It’s only been three years since the Red Sox were in the playoffs, but it feels a lot longer. It also feels a lot different.
In 2013, the Red Sox did more than make the playoffs. They won the World Series and won it at home, at Fenway Park, for the first time in 95 years.
It was the feel-good story of a feel-bad year.
The improbable, worst-to-first Red Sox run in 2013 was inextricably linked to the Marathon bombings. The city was still grieving, still reeling, the day after the second bomber was captured, when David Ortiz grabbed a microphone on the infield grass in pregame ceremonies to thank first responders and the police who made the arrest.
“This jersey that we’re wearing today, it doesn’t say ‘Red Sox.’ It says ‘Boston,’ ” Big Papi began. “This is our [expletive] city. And nobody is going to dictate our freedom. Stay strong!”
Big Papi’s F-bomb was jarring, but his defiance, his resolve captured perfectly what it felt like back then. From that moment on, the Red Sox were playing for more than themselves. They were playing for everyone hurt, physically and psychologically, by bombs that were meant to tear bodies and souls.
John Farrell, the Red Sox manager, described it as almost a civic compact between the players and the city. They were quite conscious that their run, their unexpected success, was a balm for a city and a region that needed it. It made those days better.
It is impossible to prove that, in dedicating themselves to winning the World Series as something of a gift to the city, the Red Sox played over their heads, better than anyone, including themselves, expected. But you can’t disprove it, either.
In the American League Championship Series, the Red Sox seemed overmatched by the Detroit Tigers’ starting rotation. But they found a way to win.
Everybody remembers the turning point in that series, captured in an iconic Stan Grossfeld photo, when Big Papi launched a grand slam into the Red Sox bullpen, leaving his former teammate Torii Hunter and Boston police officer Steve Horgan flashing Vs — Hunter with his legs, as he fell over the wall in futile pursuit of the drive, Horgan with his arms as he worked a detail in the bullpen.
Fewer will remember that a then 7-year-old Jane Richard, who lost her brother Martin and her leg to one of the bombs on Boylston Street, led the St. Ann’s Choir from Dorchester in singing the national anthem before the game that changed everything. Jane walked onto the infield on her prosthetic leg wearing a Dustin Pedroia jersey.
Watching Jane Richard and the St. Ann’s Choir that night didn’t make winning inevitable. It made losing not so big a deal. It put everything in its proper perspective. Perhaps relieved of that burden, the Red Sox went on to one of their most memorable postseason victories.
Red Sox players were visibly moved when they brought the World Series trophy to the Marathon finish line. It felt more cathartic than triumphant, for them and the throngs that lined Boylston Street.
If the 2013 Red Sox became a metaphor for a city’s resilience, the 2016 worst-to-first Red Sox are still seeking an identity. Inevitably, they will be remembered as the cast and Greek chorus in Big Papi’s farewell season.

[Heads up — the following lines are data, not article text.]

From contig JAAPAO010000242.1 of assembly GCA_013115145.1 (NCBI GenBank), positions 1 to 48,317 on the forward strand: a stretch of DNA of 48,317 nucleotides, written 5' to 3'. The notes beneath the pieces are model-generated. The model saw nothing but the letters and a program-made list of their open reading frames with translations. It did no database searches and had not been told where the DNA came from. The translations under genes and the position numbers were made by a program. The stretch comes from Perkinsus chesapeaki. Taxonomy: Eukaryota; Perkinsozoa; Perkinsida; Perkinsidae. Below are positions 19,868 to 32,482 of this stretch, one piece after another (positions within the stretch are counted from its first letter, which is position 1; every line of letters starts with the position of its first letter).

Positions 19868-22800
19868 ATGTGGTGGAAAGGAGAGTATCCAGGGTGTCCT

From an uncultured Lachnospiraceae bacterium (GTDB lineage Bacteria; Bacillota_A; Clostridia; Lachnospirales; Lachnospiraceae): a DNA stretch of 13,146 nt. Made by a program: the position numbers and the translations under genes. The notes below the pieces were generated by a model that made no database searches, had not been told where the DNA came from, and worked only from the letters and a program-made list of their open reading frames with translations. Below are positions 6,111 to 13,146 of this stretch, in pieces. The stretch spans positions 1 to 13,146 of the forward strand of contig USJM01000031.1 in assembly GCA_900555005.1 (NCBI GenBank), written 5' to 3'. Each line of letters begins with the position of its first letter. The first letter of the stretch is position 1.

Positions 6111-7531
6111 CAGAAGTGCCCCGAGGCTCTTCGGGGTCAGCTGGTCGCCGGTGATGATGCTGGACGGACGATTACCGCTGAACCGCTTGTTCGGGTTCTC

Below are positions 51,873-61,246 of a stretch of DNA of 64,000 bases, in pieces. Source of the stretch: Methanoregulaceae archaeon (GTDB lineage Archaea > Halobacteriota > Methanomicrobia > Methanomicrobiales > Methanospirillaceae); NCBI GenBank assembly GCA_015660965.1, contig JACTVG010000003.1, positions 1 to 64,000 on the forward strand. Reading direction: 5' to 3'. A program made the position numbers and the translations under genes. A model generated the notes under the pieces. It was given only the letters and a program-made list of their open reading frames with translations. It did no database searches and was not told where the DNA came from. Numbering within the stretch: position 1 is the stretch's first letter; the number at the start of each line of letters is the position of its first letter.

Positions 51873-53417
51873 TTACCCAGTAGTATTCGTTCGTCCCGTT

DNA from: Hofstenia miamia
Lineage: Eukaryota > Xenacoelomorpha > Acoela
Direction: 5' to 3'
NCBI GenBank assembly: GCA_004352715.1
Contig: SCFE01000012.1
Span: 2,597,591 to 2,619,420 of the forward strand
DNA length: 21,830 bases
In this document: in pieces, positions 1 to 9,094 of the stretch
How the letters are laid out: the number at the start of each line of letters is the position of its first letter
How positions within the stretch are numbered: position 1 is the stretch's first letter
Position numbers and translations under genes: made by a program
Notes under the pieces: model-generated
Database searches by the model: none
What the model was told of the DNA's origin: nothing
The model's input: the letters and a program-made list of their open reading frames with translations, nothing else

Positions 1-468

Ortiz will be remembered not only as one of the greatest Red Sox players, but one of the greatest professional athletes to play any sport in Boston. And as he demonstrated on that April afternoon, five days after lives and legs were lost along Boylston Street, he transcended sports.
Before his last regular season game at Fenway last Sunday, Ortiz received various accolades and honors. But nothing was more moving than when he thanked his late mother, and when three Marathon bombing survivors — Jeff Bauman, Jess Kensky, and her husband, Patrick Downes — walked onto the infield on their prosthetic legs.
The 2013 playoffs, the 2013 Red Sox, were drenched in symbolism. This year’s Red Sox team was simply hoping to be drenched in champagne. If they are merely a distraction from a presidential campaign that gets weirder and more depressing by the day, that’s fine.
It has not started well. Losing the first two games of a best-of-five series in Cleveland has put their backs to the wall. The Indians, managed by former Red Sox manager Terry Francona, have looked the better, hungrier team.
Maybe it’s their year. And maybe that’s okay. If Boston is known as Title Town, Cleveland has for decades been known as Tortured Town. Before the Cavaliers won the NBA championship earlier this year, no Cleveland team had won a professional sports championship since 1964 when the Browns won the NFL title in the pre-Super Bowl era.
The Indians haven’t won the World Series since 1948, and they haven’t appeared in a World Series since 1997. So it’s hard to begrudge them success.
Still, they’ve got to win one more, and they’ll get a chance Sunday at Fenway. By sheer coincidence, the first pitch will be thrown at approximately the same time the Patriots are finishing their game against the Browns in Cleveland. It’s Tom Brady’s first game back from his four-game suspension for . . . well, never mind.
It would be foolish to count the Red Sox out, even though they lost the first two games with their best starting pitchers on the mound. They have the most potent offense in baseball. And they have been here before. In 2004, they lost the first three games of a best-of-seven series against the New York Yankees and stormed back to win, on their way to their first World Series victory in 86 years.
The only one left from that team is David Ortiz, the greatest clutch hitter in Red Sox history.
There is hope. In life, there’s always hope. I’d warm up the St. Ann’s Choir right alongside Koji. Good karma is as effective as a good splitter.